30 things learned in 30 years of cycling – No. 8

The amount of talent needed to be a cyclist

Cycling, as a sport is often referred to as being addictive, or as one former Ras stage winner put it whilst under the influence of Arthur’s finest Guinness  ‘you’ll never love your wife as much as you love cycling !’. This statement was replied to with a chorus of nodding heads, nodding that is after all had checked left and right to see if any wives were within earshot.

Cycling has a mass appeal that many other sports lack. You can head out on your bike alone and your training session begins and ends at your front door, no car journey required. When the fresh air fills your lungs on a crisp spring morning as you look in over a ditch at a few horses grazing in front of an old ruined castle it feels good to be alive. Then when you get fit and train regularly the endorphins or ‘Happy chappies’ as Bill Cullen used to call them begin to appear when you put yourself under pressure and you get a natural high.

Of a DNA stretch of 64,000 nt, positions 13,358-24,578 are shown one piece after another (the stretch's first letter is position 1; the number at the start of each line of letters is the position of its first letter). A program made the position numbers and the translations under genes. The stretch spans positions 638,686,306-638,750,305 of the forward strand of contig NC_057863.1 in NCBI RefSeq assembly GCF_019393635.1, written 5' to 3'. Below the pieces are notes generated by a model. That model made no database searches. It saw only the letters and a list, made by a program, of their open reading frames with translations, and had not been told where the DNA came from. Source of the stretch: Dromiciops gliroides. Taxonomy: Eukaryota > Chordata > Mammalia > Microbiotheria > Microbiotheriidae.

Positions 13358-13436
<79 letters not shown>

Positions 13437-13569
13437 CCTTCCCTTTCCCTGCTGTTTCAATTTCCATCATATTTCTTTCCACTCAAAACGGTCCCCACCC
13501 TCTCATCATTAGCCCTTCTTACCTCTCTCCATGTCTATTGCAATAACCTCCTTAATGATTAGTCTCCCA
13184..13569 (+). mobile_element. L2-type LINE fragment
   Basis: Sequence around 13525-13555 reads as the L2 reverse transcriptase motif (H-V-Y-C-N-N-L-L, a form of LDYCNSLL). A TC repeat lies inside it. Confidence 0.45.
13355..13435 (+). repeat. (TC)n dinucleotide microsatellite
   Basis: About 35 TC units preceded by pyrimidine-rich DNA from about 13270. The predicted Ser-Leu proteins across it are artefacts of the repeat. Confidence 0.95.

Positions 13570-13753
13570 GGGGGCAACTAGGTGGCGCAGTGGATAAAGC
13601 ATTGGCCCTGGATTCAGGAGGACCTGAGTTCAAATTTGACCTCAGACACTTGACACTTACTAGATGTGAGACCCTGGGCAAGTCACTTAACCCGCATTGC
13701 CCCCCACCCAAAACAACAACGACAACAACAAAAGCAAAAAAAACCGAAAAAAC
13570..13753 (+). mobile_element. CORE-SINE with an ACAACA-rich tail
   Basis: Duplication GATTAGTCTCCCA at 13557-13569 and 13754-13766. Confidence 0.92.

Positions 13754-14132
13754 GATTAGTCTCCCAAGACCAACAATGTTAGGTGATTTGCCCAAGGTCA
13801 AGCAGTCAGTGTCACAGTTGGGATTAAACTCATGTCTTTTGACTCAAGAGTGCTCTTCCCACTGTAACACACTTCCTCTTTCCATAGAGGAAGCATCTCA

This along with most peoples natural competitive instinct often leads to a temptation to enter a race. Maybe a league race or possibly an A4 race some Sunday. However there’s always a tinge of doubt, just how good do you need to be to ride a race ? Well the answer is actually pretty simple.

Cycling is not like some sports where a talented player can drink and smoke and still get away with it. There are no shortcuts in cycling. But conversely there are also very few limits to cycling. Natural talent can be compensated for. The main thing with cycling is that those without any natural talent just have to train harder than those who have it !

And that is it in a nutshell. So, how much talent do you need ? – the answer is none whatsoever, but you do have to train harder and to want it more than the next guy .



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